A while ago I mentioned that chance is an element of game design.
I was totally wrong.
Chance does not qualify as an element of game design… It doesn’t have a big enough effect on the game. PREDICTABILITY is another matter.
Ok, let’s split this up, CHANCE is an approximation of how much your game relies on the generate random number function. UNPREDICTABILITY is an approximation of how accurately the player can predict the next events in the game.
Unpredictability is far more important then chance, in fact, it is an extension of chance as it covers everything chance does and more.
To remove ambiguity the definition I am using is effected by not just about how many ways an event can go but how different those paths are. If a man came up to you and tossed a coin, heads you live, tails you die, then that would be a highly unpredictable situation, even though there are only two options the difference between those options is massive. If he were to come up to you and say “Heads, you live – tails, I kick you in the nuts” or “heads, you get beaten to near death – tails, you die” then the uncertainty is decreased, because one way or another you are going to either live or suffer immense pain. If this was a videogame, the adrenaline would probably be higher the larger the stakes are (because in real life the threat of death is gonna make you panic one way or another).
I am using unpredictability rather than predictability because it is possible to have 0 unpred (one outcome has a 100% chance of happening FTPP (From The Players Perspective)), but it’s impossible to have 0 pred, (every single possible outcome has a 0% chance of happening FTTP.)
Unpredictability comes in 4 flavours.
“Pick a card, any card…” But you know which card is the ace. Pre-set chance is destined to happen the exact same way one way or the other (provided the choices made are the same)… This is apparent in storytelling. The player doesn’t KNOW how the book is going to end (unless the book sucks or you have already read it) – it is unpredictable, but it is always going to end the same way. In most text adventures this also happens – let’s say there is a blue door and a red door. You know where each door leads but the player does not, therefore to the player the outcome is unpredictable. However, once the outcomes are seen this chance evaporates away.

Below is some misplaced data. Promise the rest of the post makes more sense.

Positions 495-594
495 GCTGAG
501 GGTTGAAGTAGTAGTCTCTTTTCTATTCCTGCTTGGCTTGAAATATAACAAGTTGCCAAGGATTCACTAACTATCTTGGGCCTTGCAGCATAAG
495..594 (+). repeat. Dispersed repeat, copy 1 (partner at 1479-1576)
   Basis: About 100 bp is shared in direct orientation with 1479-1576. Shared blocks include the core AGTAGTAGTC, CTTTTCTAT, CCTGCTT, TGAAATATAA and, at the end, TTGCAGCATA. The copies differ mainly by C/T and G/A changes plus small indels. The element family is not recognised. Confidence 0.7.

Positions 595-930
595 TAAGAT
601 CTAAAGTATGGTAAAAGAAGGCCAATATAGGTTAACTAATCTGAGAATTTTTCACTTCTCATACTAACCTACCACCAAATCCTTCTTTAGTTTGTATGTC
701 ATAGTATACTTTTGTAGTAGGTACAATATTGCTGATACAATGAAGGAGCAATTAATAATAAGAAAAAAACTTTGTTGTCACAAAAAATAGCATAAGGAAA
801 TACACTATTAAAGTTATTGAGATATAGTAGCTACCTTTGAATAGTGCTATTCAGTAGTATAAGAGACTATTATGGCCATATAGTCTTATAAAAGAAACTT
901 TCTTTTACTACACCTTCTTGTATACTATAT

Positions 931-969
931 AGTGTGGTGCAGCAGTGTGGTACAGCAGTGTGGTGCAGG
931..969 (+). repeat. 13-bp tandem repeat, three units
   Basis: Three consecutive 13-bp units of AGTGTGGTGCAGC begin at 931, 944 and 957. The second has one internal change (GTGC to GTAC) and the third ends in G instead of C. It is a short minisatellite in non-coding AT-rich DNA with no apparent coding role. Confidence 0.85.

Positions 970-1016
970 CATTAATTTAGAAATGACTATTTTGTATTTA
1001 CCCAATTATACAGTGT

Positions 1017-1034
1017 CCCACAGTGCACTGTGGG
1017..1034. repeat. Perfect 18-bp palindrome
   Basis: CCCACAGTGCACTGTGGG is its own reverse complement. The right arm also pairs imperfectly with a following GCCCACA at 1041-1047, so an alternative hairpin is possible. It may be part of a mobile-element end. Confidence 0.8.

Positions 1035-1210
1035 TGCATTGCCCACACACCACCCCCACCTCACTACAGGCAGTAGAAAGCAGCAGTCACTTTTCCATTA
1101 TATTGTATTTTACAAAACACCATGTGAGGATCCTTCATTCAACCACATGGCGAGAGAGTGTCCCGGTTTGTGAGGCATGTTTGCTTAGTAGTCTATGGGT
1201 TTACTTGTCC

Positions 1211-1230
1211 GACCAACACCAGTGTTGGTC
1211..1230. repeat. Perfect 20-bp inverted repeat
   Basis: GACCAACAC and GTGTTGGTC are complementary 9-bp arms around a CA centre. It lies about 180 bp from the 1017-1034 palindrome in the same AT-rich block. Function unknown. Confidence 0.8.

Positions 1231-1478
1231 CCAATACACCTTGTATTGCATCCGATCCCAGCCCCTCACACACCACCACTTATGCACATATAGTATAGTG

This is the only real occurrence of unpredictability in storytelling, and it must be noted that twists do not count in this. If a player is nearly certain the outcome is going to go one way, there is a lot of predictability. If it happens to not go that way, that doesn’t matter. (Though it does heavily decrease the predictability of future events, because the player is now unsure of whether they will be faced with another twist or not). What I am trying to say here is any four of prediction rests entirely in the user’s head. It is about HOW CERTAIN THEY ARE that things will go one way or another.
As an extension to this there comes ACTIVE unpredictability – the kind of chance you see in most action games. Remember when you got stuck on a level, and you end up repeating the same sequence of moves over and over? This is a form of pre-set chance, as it wears away after repetition, but unlike the kind associated with storytelling it is not thought out and decisions are usually made on the fly. This sits somewhere between Pre-set and Human error. I’ve decided to put it with pre-set.
The least predictable of the unpredictabilities, this is basically what chance was. The use of the generate random number function. Though it could be described a bit better, chaotic chance is unpred that does not change at all between games, it does not vary between other people and the player cannot do anything about it. It is also the easiest form to manipulate as a game designer as it’s not that hard to add chaotic chance in the form of random dice roles and stuff…
Basically, if you want to add unpredictability and can’t think of a better way to do it this is your best option. Unpredictability adds tension into games, keeps the player on their toes, and just in general makes the game more fun. And this is by far the simplest way to add that little “zest” games need.